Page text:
When we arrived, we had a half-day warm-up ride and an afternoon scouting the mountain so riders could pick their lines. Then we had two full dig days, then a rest day and two full-ride days.

Who was the first rider to drop in?

First thing in the morning, riders were still putting their pads on and getting ready to ride their work when we looked up the mountain to see Hannah Bergemann dropping in. She had hiked up early and immediately just stomped the double drop in her line like a boss. It was pretty nerve-wracking up to that point, a lot of nerves, but Hannah set the vibe for all the riding. It was on from there!

Tell us about the six female athletes and their riding that went down out there.

At Formation, there were no awards of any kind—the goal was to get top-to-bottom runs. The terrain and location were used in the 2014 and 2015 Red Bull Rampages. The six athletes were Hannah Bergemann, Tahnée Seagrave, Vaea Verbeeck, Vinny Armstrong, Micayla Gatto and Veronique Sandler. Casey Brown was invited but unfortunately got injured prior and was only able to attend to support the other riders. Again, Hannah was super impressive to watch. She rode with authority out there. Tahnée and Vaea rode so fast. I don’t know if guys would have ridden faster than that; they charged from top to bottom. And Vinny, she just looks good when she does everything. She has a great style. Vero is just super playful on the mountain. She adds all these little moves to every feature, which was rad to watch. And Gatto dropped in off this super skinny off the top, which was really cool to see.

What’s the future of Formation? What do you want to achieve with this project?

To me, it was important that the riding—although it was the majority of the output—wouldn’t be the only aspect of the project. We want Formation to be an opportunity to help develop these women into complete athletes with three main goals.

First goal: Develop as athletes. We wanted these women to learn more about the unique terrain found at the Rampage venue—learn about digging and all the physical labor it takes, from the shovel work to watering and all the nuances it takes to create a top-to-bottom line. We also wanted each rider to be exposed to the sheer magnitude of the terrain out there.

Second goal: Develop a road map for women’s freeride. It was a pretty unique opportunity to have all the best women of mountain biking and a few similar sports in one place at one time to have a discussion about where this sport could go.

Third goal: Develop a personal brand and leadership skills. We want these women to be leaders and be the best ambassadors for the sport that they can be to have successful careers. The ability to be proactive within their sport and communicate will ultimately help the scene of freeride mountain biking to grow. We’ll be back in the desert next year, and I can’t wait to see where it can go in the future!

HANNAH BERGEMANN

Age: 22
Hometown: Hood River, Oregon

Hannah Bergemann takes an aggressive descent on her Kona Operator. Hannah Bergemann takes an aggressive descent on her Kona Operator.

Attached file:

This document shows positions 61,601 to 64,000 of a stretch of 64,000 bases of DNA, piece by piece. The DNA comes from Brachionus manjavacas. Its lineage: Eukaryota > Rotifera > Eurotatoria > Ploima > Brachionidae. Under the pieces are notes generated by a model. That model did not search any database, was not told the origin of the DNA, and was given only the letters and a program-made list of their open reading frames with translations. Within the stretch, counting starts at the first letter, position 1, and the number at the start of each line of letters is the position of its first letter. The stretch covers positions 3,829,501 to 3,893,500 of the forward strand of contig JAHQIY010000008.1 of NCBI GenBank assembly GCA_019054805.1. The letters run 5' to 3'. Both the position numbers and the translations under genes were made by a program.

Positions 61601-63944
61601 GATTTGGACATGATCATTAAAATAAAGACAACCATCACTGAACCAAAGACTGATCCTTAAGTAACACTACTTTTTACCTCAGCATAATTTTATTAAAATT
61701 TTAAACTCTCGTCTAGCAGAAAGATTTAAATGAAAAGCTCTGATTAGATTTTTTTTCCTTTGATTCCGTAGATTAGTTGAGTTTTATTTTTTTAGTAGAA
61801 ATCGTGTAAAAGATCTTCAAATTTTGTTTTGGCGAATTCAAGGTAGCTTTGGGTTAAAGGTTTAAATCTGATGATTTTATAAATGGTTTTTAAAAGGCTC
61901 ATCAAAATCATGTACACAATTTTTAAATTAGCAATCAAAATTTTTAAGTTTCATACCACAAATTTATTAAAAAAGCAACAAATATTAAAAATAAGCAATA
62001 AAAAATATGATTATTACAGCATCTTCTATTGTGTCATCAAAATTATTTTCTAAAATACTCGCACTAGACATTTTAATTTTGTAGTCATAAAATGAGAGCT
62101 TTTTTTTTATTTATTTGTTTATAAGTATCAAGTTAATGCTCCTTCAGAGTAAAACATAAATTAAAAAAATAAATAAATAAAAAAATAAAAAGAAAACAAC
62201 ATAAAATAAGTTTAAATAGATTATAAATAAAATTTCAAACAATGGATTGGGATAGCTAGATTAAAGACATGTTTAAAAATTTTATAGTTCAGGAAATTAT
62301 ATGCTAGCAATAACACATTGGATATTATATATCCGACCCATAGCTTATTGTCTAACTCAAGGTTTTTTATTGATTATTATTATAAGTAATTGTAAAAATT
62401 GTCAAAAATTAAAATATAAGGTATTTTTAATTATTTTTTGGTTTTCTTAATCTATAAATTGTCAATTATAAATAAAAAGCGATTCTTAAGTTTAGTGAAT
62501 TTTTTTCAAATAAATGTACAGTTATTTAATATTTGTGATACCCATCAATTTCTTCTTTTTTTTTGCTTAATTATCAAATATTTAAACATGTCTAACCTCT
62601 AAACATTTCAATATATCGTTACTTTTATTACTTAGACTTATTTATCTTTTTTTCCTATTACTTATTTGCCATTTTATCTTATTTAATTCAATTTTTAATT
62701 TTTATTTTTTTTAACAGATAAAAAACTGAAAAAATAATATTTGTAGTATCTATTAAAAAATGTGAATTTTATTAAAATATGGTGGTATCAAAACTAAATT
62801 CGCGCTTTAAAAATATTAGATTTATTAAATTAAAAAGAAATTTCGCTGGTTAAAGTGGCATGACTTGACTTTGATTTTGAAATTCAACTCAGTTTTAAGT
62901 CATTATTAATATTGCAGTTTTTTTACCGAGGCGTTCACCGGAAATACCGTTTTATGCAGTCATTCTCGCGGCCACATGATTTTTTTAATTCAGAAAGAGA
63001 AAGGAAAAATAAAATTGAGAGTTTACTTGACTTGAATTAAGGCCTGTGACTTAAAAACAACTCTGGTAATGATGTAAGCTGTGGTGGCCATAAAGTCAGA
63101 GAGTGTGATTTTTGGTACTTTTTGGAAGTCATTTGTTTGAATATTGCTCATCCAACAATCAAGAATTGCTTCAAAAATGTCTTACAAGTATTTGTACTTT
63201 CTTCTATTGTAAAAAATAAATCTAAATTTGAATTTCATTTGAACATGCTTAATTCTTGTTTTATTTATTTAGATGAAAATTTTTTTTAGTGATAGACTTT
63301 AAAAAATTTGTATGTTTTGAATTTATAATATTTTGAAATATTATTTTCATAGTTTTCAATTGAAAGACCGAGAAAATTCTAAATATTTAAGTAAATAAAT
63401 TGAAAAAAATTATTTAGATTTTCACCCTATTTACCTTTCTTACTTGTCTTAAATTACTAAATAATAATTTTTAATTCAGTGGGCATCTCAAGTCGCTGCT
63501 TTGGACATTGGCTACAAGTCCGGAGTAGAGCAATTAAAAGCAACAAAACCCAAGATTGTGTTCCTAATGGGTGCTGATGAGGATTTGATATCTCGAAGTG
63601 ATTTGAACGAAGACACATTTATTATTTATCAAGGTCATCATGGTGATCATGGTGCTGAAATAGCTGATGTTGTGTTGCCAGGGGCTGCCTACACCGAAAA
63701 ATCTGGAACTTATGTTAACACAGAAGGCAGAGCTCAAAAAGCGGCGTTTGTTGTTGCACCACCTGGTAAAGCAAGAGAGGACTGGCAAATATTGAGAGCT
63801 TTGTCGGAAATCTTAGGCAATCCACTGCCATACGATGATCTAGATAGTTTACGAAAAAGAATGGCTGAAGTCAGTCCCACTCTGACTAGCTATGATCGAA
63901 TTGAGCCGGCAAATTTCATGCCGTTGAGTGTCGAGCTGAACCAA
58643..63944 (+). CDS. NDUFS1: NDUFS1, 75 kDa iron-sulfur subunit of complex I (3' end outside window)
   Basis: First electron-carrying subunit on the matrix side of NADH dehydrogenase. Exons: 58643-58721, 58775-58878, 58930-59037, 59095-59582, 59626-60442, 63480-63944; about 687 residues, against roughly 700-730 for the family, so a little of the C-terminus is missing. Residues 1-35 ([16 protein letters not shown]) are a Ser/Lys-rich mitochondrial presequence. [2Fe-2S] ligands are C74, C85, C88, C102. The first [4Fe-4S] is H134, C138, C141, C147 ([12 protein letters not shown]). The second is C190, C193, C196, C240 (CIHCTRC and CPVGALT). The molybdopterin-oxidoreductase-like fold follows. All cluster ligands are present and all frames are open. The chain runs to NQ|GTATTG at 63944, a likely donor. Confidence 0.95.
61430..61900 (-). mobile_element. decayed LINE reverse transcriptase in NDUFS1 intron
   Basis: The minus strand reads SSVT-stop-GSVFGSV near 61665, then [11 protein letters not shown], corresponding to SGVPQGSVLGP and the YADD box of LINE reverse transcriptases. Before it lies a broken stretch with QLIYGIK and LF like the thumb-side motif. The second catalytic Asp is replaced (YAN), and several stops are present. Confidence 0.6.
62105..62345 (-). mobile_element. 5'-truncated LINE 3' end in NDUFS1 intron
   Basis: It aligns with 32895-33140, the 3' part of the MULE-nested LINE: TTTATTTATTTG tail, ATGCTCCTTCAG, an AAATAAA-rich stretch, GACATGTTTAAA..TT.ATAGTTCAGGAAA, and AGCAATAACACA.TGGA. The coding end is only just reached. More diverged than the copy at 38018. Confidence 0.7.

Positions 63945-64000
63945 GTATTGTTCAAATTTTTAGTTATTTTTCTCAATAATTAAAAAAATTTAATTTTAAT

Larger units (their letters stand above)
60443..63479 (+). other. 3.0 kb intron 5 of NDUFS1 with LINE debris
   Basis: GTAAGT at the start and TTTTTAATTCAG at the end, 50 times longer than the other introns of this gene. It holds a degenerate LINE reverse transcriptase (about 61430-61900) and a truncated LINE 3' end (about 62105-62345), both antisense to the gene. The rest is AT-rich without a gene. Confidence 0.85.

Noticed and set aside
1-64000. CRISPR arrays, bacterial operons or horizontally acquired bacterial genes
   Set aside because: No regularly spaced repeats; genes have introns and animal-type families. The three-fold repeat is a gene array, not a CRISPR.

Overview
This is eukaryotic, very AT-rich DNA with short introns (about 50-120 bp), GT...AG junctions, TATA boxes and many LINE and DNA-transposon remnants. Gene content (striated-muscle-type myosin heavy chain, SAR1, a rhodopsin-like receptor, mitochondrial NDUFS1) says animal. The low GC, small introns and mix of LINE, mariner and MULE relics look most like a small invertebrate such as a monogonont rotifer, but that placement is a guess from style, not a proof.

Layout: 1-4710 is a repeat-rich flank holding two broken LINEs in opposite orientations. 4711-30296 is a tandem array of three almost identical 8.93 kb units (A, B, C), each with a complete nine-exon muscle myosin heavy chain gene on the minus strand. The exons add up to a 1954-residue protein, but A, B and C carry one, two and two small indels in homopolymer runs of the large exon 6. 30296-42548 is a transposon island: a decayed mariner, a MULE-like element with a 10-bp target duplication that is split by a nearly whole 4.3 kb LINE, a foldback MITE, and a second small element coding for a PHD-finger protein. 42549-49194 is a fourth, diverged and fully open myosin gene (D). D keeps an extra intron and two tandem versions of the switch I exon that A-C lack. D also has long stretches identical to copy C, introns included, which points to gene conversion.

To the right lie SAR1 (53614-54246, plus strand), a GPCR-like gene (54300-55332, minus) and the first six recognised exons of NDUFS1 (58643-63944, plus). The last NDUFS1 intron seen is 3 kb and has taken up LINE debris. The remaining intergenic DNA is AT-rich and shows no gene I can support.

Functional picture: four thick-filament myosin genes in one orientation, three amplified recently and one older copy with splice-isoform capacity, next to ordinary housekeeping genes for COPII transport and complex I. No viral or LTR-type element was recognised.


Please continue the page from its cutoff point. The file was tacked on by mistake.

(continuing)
Who was on your dig team?

My dig crew was Jason Kasari and James Rowan! Jason is my boyfriend, and James is a close friend—they are my favorite people to ride and dig with.

How was morale on the mountain?

The morale on the mountain was a combination of nerves and excitement. I think everyone was nervous to be stepping into new territory, building and riding new features in unfamiliar terrain. At the same time, everyone was extremely excited to work towards progressing our own skills, as well as the sport of freeride mountain biking! One of the great things about Formation was that it wasn’t a competitive atmosphere. Everyone was connecting and working together to push ourselves and each other.

What was the biggest thing you learned during the week of Formation?

The biggest things I learned [or] gained during the week of Formation was major confidence and progression in my skills and pursuits as a rider. Additionally, I learned lots of digging techniques for the desert, made a ton of new friends and gained valuable leadership skills.

What terrain were you looking for in your line?

In my line, I was looking for a combination of things, including something steep and raw like a chute or ridge, as well as a jump or drop that would be large enough to push my comfort level. I was lucky to be able to find and build both things in my line.

Who got you the most hyped to watch her ride her line?

I’ve admired Vero’s riding and style for a while, so I was especially hyped to watch her tackle the Utah terrain with her signature style. Honestly, watching everyone ride got me super hyped. Everyone rode super clean and smooth and with her own style.

Next time you come to Virgin, what are your personal goals?

Some personal goals for next time I’m in Virgin are to push my progression further and build and ride some gnarlier, more technical and bigger features. Specifically, I’d like to hit some bigger step-down jumps, because they are especially scary being “blind” takeoffs. I’d also like to start working on adding more tricks to my bag and be able to perform them on more features!